July 13, 2009

Support Livestrong via Chalkbot

By now you have probably heard that Lance Armstrong's return to the Tour de France was to promote his Livestrong campaign. He didn't stop there. Livestrong and Nike came up with a robotic painter named Chalkbot that prints messages along the path of the race. Want to participate? Get your message chalked out by sending it to 36453 and you will not only own a piece of the road, but will help draw awareness to cancer as well.

Via Nike/Livestrong

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July 10, 2009

NCSU Develops Robo-Bat


North Carolina State University has been developing the Robo-Bat, a remote controlled creature that can produce an entire range of motion but will return to its original position like its living counterparts. Instead of bones, cartilage and tendons, it consists of an elastic shape-memory metal alloy for its joints and other "smart" materials that respond to electric current. The team believes it can be useful in surveillance and learning more about aerodynamics.


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July 7, 2009

Toyota's Wheelchair Runs on Brain Waves


Toyota has developed a system that can drive a wheelchair with only brain waves. Working with Japanese researchers, the new technology takes only 125 milliseconds to go from brain to chair. The person in it dons a cap that reads signals, relayed to an EEG, analyzed on a computer program, then powers up the electric chair. The system allows for turning right or left but to stop one must puff into a detector placed on a cheek. Honda is also working on a system by using ASIMO, but neither will be available to consumers in the immediate future.

Via Physorg

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July 6, 2009

SCRATCHbot Rescues in the Dark

The Bristol Robotics Lab and the University of Sheffield have created the SCRATCHbot (Spatial Cognition and Representation through Active TouCh.) The robotic rat can run through the dark and feel its way around with plastic whiskers. The robot's sensors actually sweep like their real life relatives. The team is hoping that they will be used for rescuing victims from smoke filled buildings. Looking at the SCRATCHbot's design, we think it's a good think it will be dark.

Via Daily Contributor

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June 26, 2009

Medical Bot Detects Shrapnel Autonomously


This incredible medical robot can locate shrapnel and guide a needle to the location in the body without human assistance. Developed by bioengineers at Duke University, they used a basic tabletop bot with a 3D ultrasound probe and an AI program. They attached an electromagnet to the probe so that when the shrapnel vibrated, its motion was detected. The autonomous medical bot may also have future applications as placing and removing radioactive "seeds" when treating cancer.

Via Science Daily

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June 17, 2009

Psikharpax, Giant Robotic Rat


France's AnimatLab has created a robotic rat dubbed Psikharpax (named after Homer's king of the rats,) with working paws and whiskers. The researchers felt that they should start at the bottom and allow the bot to perform simpler tasks, such as navigating, avoiding danger and seeking robotic cheese, we suspect.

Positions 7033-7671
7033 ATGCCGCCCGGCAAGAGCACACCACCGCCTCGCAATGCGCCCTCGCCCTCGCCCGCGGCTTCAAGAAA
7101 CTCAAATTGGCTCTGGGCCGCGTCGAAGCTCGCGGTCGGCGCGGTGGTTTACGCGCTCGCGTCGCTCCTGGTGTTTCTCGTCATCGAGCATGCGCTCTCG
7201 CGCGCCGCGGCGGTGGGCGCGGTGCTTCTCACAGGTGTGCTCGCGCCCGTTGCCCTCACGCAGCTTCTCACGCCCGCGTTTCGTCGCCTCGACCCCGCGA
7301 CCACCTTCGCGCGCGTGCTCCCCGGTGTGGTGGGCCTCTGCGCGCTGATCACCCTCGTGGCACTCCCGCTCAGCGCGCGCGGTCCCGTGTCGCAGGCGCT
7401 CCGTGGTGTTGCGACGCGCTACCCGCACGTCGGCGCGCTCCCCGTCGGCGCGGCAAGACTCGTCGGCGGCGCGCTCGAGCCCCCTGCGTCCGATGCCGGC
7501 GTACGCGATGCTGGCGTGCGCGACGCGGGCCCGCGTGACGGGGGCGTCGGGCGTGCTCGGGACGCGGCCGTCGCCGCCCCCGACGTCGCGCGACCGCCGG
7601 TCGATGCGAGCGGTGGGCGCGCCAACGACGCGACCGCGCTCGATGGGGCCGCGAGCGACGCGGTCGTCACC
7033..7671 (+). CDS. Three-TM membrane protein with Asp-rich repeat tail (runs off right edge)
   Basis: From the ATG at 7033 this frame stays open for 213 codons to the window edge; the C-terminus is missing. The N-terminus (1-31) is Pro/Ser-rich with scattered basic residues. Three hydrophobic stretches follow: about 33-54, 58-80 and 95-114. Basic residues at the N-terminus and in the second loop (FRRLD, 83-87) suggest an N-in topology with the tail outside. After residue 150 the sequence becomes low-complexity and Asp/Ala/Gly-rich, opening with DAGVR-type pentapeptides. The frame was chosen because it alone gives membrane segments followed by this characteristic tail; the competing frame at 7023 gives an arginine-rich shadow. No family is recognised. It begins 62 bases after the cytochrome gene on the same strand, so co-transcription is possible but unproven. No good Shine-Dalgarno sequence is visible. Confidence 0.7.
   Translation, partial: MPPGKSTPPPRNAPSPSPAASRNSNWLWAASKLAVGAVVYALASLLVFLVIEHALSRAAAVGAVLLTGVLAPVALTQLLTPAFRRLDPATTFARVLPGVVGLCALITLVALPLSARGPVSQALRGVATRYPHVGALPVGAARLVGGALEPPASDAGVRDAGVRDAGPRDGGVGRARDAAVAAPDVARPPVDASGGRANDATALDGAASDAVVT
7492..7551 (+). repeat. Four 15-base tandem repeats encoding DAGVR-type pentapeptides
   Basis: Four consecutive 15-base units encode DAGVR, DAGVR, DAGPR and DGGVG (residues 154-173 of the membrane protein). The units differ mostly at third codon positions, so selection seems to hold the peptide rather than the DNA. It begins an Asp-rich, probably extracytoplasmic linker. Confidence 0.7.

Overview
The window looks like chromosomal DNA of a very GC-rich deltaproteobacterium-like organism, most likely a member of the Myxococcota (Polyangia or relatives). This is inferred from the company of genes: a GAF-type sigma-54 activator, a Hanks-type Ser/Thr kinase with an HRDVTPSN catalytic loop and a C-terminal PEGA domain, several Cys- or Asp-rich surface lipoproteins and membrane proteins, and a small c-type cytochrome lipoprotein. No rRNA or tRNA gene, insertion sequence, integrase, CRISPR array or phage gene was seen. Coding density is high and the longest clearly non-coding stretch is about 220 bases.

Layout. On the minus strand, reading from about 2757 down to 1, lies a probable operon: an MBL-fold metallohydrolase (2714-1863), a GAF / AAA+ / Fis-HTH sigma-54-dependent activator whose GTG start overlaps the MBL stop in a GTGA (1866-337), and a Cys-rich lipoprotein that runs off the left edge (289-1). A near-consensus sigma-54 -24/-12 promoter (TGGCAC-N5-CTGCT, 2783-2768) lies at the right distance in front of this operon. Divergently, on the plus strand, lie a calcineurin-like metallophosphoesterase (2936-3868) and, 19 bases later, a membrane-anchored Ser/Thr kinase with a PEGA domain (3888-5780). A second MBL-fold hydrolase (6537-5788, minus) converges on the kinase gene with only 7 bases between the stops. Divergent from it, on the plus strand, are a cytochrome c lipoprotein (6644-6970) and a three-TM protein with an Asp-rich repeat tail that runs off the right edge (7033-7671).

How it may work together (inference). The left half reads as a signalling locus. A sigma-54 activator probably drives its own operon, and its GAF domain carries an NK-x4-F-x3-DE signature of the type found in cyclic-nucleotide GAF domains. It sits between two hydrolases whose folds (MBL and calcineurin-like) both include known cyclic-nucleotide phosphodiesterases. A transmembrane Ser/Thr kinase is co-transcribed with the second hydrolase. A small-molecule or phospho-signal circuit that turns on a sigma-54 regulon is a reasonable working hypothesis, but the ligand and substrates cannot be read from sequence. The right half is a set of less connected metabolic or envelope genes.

"The rat is the animal that scientists know best, and the structure of its brain is similar to that of humans," said Steve Nguyen, a doctoral student at ISIR. Perhaps they will create a robotic cat to keep it in check as their next project.

Via Physorg

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June 15, 2009

Koeda Improves Locomotion in Robot


Masanao Koeda created a bipedal robot with the express purpose of teaching him to move more like humans and to be able to turn around more easily. Now it seems that the Associate Professor at Osaka Electro-Communication University has now taught him some new tricks. He has smoother locomotion and the ability to know the difference between surfaces. Check out the video here.

Via Digital World

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June 5, 2009

MIT To Apply Robotic Theraphy to Kids With CP

A group of MIT engineers are working on robotic therapy that they feel can "help reduce impairment and facilitate neuro-development of youngsters with cerebral palsy." The team's robot collection of shoulder-and-elbow, wrist, hand and ankle robots have been in trial for over 15 years in stroke victims and say that the same principal can be applied to those with CP to help rebuild brain connections.


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June 3, 2009

Nurse Kobian, the Emotional Bot

Waseda University researchers have created Kobian, a Kyushu based robot that can express emotions. The bot can walk around, is aware of its environment and can perform tasks. He can show seven different feelings such as surprise, sadness and dislike and poses to match the mood as well as moving his facial features. The team claims that its expressiveness makes for better interaction and they may put him to work in nursing.

Sheila Franklin at Permalink | Comments (0) | social bookmarking

May 25, 2009

ACE Needs Humans for Direction

Similar to Kacie Kinzer's Twinbots, Martin Buss and a team from the Technical University of Munich created ACE, aka Autonomous City Explorer. They sent the bot, equipped with sensors, software and cameras, to the Marienplatz without directions, about 1.5km away from the school. ACE had to rely on humans to point him in the right direction. To make a long story short, it took almost five hours and 38 people, 21 of them who were merely curious, to get him to his destination. What we want to know is once ACE found his way, could he be programmed to show the Twinbot the way, or vice versa?

Via New Scientist

Sheila Franklin at Permalink | Comments (0) | social bookmarking

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